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Ratih Kumala: An instinctive, detailed storyteller

Out and about: Author Ratih Kumala poses for a photograph in front of the ancient Sanchi Buddhist complex in Madhya Pradesh, India, on the sidelines of the first India-ASEAN Youth Summit in mid-August. She joined the summit as an Indonesian delegate. (JP/Sebastian Partogi)

Out and about: Author Ratih Kumala poses for a photograph in front of the ancient Sanchi Buddhist complex in Madhya Pradesh, India, on the sidelines of the first India-ASEAN Youth Summit in mid-August. She joined the summit as an Indonesian delegate. (JP/Sebastian Partogi)

Source: The Jakarta Post, 16 October 2017

Pursuing a career as a writer requires a lot of energy and persistence, according to novelist-scriptwriter Ratih Kumala.

Suppose you are walking to an Indonesian restaurant with a friend. You both sit at a table before taking a glimpse at bottles of sarsaparilla and kerupuk(deep fried crackers) sitting atop it. You might not think too deeply about them.

That is not the case for novelist, short story writer and scriptwriter Ratih Kumala, who said that she had a penchant for developing stories from small, often trivialized things, such as the objects that were sitting on our table during an interview in mid-September.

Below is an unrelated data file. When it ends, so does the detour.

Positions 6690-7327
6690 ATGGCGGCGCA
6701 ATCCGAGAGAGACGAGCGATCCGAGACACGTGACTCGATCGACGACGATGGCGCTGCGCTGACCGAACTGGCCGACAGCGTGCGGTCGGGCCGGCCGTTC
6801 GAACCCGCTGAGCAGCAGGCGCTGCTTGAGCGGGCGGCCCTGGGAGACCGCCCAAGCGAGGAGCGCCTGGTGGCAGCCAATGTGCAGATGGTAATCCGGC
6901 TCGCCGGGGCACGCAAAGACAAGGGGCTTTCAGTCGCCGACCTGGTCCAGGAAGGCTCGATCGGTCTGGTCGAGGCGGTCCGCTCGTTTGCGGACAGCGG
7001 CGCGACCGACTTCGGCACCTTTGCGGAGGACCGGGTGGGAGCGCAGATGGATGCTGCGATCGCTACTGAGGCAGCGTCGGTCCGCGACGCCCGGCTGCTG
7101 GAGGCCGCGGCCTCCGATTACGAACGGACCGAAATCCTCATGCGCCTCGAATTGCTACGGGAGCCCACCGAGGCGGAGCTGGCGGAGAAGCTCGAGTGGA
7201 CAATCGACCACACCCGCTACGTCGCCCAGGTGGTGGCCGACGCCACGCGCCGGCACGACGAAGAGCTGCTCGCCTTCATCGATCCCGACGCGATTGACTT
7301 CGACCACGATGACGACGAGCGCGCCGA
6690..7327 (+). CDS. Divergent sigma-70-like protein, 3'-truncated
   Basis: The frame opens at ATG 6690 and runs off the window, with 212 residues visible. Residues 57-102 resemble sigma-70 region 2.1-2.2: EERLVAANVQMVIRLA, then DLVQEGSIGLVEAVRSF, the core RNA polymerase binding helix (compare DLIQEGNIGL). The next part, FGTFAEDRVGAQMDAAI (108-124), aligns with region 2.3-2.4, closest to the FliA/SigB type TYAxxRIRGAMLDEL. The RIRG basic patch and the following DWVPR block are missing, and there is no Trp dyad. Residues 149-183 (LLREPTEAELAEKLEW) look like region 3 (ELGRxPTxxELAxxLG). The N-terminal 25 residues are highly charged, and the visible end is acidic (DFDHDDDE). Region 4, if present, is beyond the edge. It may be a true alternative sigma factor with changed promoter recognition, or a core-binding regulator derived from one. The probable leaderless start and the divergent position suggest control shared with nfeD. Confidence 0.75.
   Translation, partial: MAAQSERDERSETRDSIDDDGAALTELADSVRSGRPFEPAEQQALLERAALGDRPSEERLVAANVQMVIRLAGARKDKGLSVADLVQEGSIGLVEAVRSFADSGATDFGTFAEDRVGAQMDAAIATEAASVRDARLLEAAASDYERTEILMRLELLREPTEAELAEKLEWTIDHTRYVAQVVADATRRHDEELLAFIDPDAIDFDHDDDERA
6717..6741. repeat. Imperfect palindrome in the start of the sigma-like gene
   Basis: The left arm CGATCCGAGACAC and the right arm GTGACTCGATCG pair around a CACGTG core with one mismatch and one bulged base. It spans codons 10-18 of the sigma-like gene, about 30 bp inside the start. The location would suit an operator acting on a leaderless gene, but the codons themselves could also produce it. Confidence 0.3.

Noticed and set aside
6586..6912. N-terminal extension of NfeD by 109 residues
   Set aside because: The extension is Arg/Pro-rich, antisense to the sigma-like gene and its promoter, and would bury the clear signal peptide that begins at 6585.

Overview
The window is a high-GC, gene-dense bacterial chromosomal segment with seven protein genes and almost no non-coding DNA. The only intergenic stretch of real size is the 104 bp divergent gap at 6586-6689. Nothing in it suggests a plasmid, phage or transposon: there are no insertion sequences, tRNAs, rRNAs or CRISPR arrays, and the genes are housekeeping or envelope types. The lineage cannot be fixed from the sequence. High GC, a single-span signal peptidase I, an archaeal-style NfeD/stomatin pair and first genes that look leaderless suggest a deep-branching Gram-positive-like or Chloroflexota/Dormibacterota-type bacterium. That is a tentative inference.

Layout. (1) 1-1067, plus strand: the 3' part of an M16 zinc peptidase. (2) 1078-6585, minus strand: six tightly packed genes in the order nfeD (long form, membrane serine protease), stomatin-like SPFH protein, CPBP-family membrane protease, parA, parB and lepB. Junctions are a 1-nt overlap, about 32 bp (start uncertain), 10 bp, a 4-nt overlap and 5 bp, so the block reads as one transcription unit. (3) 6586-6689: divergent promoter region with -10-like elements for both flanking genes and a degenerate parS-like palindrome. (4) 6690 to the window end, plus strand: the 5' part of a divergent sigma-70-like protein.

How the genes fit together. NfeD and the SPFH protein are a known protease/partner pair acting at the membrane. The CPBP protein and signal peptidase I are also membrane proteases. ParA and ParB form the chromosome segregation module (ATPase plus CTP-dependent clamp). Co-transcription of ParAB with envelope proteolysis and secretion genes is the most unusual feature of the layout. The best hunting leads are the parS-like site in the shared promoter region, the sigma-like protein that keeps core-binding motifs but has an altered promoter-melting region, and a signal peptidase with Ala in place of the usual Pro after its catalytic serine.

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Young writers test the limits of teenlit

Daniel Rose, Contributor, Jakarta | The Jakarta Post, 05/11/2008

DYAN NURANINDYA: (JP/R. Berto Wedhatama)

DYAN NURANINDYA: (JP/R. Berto Wedhatama)

A man who works in marketing and rarely reads fiction said that whenever he heard the word “writer”, the first thing that crossed his mind was eccentricity.

His definition of “eccentricity” is introverted and quiet on one hand; extroverted and rebellious on the other. In short, he thinks writers are a strange breed. Where did he get this idea? “The Hours and Finding Forrester,” he answered.

Three young writers sat in the waiting room of Gramedia Pustaka Utama (GPU) publishing company one afternoon – two girls and a guy. The girls, Ratih Kumala and Dyan Nuranindya, were wearing T-shirts, and the guy, Fadil Timorindo, wore a washed-out jacket and skinny jeans. There was nothing eccentric about their appearance.
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